“TPP, in our view, was the renegotiation of NAFTA,” Froman said.

“That’s why [TPP] included binding and enforceable labour and environmental standards. Why it reformed inter-state dispute settlement … gave us access to to dairy and poultry for the first time in Canada, and energy in Mexico [and] dealt with new issues like the digital economy and state-owned enterprises.”

HBFIRE

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Well, let's try this one from Canada.

https://globalnews.ca/news/3377323/tpp-was-obamas-renegotiation-of-nafta-former-trade-envoy/

Except that still is saying the opposite of what you're saying.

You are saying that Obama "renegotiated" NAFTA (and is therefore to blame for its failings) and that TPP was terrible (and its a good thing Trump killed it). The article is saying that Obama was going to use the TPP to essentially replace NAFTA and would have fixed its failings in that way, and that now that Trump killed it he's having to scramble to try to fix its failings directly. Both articles you've cited have literally said the opposite of what you've claimed.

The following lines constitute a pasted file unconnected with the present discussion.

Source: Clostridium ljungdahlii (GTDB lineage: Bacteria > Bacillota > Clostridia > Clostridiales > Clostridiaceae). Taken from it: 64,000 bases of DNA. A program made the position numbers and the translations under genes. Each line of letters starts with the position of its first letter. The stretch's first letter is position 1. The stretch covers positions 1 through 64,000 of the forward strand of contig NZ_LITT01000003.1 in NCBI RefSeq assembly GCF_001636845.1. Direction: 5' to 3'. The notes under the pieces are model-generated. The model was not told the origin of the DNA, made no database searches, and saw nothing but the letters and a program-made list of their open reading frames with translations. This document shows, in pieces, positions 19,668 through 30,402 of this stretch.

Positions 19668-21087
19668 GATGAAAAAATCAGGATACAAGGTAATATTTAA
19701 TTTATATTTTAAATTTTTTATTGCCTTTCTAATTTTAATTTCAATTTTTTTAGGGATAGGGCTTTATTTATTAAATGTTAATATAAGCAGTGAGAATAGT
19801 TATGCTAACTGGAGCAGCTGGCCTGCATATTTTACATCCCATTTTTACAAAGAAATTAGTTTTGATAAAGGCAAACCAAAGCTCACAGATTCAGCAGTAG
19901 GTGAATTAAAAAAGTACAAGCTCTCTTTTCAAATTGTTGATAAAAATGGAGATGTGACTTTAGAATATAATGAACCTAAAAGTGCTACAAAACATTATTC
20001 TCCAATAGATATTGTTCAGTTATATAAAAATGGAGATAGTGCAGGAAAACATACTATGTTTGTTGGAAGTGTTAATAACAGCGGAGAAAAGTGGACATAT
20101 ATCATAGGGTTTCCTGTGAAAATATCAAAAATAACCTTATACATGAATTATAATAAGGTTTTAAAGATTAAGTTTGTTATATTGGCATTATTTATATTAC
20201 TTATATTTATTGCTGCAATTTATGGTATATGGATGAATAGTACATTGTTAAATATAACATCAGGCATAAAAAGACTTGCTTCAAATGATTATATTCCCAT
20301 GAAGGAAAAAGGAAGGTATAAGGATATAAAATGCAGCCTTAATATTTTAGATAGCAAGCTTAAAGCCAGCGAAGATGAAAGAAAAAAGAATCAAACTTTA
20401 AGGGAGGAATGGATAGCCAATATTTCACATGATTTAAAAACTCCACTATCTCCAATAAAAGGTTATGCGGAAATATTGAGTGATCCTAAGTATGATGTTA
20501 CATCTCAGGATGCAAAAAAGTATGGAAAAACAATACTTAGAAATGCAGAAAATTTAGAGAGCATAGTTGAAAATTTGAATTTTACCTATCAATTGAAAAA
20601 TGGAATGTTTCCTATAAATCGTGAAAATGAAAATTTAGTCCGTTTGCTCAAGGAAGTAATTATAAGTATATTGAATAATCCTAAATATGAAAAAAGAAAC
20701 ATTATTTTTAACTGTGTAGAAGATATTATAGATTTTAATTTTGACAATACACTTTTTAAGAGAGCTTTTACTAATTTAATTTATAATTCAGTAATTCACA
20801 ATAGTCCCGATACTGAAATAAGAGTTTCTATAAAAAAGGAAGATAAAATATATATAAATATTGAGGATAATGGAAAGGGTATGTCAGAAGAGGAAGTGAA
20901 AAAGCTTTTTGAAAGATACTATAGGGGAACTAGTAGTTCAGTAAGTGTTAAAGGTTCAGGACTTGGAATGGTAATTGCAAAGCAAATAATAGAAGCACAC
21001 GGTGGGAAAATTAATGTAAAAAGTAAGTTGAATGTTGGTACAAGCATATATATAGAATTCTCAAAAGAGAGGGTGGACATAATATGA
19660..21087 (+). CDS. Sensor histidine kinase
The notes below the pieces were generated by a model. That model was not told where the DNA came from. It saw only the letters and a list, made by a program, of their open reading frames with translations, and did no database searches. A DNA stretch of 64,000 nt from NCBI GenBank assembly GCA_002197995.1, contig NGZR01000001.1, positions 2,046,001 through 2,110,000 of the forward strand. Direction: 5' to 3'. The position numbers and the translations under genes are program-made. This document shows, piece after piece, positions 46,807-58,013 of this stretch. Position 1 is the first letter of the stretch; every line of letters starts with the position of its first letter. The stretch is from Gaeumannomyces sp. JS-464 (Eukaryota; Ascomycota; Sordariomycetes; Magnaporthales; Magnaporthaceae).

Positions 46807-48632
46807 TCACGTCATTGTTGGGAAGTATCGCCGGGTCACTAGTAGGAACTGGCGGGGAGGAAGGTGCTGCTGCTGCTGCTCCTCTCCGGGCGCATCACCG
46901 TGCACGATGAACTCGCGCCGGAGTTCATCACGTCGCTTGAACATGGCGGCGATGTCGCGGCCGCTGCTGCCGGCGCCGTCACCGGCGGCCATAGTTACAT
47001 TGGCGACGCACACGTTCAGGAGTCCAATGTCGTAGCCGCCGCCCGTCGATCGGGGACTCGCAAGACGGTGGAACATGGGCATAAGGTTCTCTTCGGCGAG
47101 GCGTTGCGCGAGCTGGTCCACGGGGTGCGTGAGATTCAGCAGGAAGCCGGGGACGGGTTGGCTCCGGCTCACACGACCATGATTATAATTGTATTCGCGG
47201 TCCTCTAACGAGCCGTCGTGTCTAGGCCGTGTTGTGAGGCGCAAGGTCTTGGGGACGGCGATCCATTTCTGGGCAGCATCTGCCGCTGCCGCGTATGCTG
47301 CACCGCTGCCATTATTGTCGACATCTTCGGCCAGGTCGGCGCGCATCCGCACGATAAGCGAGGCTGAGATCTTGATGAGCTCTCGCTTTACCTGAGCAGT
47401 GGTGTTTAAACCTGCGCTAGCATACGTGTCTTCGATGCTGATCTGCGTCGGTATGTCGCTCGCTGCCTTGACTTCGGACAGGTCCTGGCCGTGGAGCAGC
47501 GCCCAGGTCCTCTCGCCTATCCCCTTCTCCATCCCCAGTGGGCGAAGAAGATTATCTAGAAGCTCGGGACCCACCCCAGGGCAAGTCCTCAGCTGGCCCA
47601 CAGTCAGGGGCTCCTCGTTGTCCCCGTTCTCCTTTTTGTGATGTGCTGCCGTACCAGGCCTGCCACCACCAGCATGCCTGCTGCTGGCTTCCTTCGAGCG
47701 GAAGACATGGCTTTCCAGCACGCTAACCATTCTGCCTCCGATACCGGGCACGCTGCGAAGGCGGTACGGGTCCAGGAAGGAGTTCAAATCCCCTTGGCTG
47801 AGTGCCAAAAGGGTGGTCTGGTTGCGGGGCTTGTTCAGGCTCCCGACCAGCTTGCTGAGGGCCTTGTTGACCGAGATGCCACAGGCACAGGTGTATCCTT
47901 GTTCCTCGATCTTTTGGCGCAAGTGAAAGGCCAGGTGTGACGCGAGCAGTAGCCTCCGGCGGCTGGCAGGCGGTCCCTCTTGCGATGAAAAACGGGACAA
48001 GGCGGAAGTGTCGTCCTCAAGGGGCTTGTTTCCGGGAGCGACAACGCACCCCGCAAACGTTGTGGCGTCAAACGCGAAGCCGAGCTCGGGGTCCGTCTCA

Really not sure what you're reading, Sherry.

Directly from the article:

“TPP, in our view, was the renegotiation of NAFTA,”

Way to look for a keyword and miss the point.

Quote
Michael Froman explained to The West Block‘s Vassy Kapelos that like President Donald Trump, the former administration recognized there were issues within NAFTA. It just had a different way of tackling the problem.

Rather than threatening to scrap the North American agreement, or even re-open it, Barack Obama tried to address those issues via the TPP.

    “TPP, in our view, was the renegotiation of NAFTA,” Froman said.

“That’s why [TPP] included binding and enforceable labour and environmental standards. Why it reformed inter-state dispute settlement … gave us access to to dairy and poultry for the first time in Canada, and energy in Mexico [and] dealt with new issues like the digital economy and state-owned enterprises.”

Still confused where you are going with this, Sherry.

Literally taken directly from the article: